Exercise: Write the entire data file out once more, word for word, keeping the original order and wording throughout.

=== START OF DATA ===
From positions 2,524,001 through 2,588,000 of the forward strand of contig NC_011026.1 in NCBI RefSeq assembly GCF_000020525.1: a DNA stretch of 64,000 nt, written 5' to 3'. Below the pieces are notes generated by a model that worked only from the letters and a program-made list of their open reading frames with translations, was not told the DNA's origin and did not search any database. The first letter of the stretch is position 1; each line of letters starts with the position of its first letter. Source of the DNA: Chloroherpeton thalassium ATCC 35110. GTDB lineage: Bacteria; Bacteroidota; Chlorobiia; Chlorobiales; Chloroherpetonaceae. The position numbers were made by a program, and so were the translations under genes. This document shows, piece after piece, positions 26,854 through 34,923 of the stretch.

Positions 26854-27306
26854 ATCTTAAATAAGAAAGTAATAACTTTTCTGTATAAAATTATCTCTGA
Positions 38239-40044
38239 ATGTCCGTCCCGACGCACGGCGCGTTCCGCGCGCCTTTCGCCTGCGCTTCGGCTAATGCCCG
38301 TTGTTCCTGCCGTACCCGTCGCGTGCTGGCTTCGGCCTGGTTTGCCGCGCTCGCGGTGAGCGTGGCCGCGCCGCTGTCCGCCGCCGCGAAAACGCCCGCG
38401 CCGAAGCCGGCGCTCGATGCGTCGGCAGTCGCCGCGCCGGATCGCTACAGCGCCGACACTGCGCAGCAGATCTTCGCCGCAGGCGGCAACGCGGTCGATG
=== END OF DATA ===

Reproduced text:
From positions 2,524,001 through 2,588,000 of the forward strand of contig NC_011026.1 in NCBI RefSeq assembly GCF_000020525.1: a DNA stretch of 64,000 nt, written 5' to 3'. Below the pieces are notes generated by a model that worked only from the letters and a program-made list of their open reading frames with translations, was not told the DNA's origin and did not search any database. The first letter of the stretch is position 1; each line of letters starts with the position of its first letter. Source of the DNA: Chloroherpeton thalassium ATCC 35110. GTDB lineage: Bacteria; Bacteroidota; Chlorobiia; Chlorobiales; Chloroherpetonaceae. The position numbers were made by a program, and so were the translations under genes. This document shows, piece after piece, positions 26,854 through 34,923 of the stretch.

Positions 26854-27306
26854 ATCTTAAATAAGAAAGTAATAACTTTTCTGTATAAAATTATCTCTGA
Positions 38239-40044
38239 ATGTCCGTCCCGACGCACGGCGCGTTCCGCGCGCCTTTCGCCTGCGCTTCGGCTAATGCCCG
38301 TTGTTCCTGCCGTACCCGTCGCGTGCTGGCTTCGGCCTGGTTTGCCGCGCTCGCGGTGAGCGTGGCCGCGCCGCTGTCCGCCGCCGCGAAAACGCCCGCG
38401 CCGAAGCCGGCGCTCGATGCGTCGGCAGTCGCCGCGCCGGATCGCTACAGCGCCGACACTGCGCAGCAGATCTTCGCCGCAGGCGGCAACGCGGTCGATG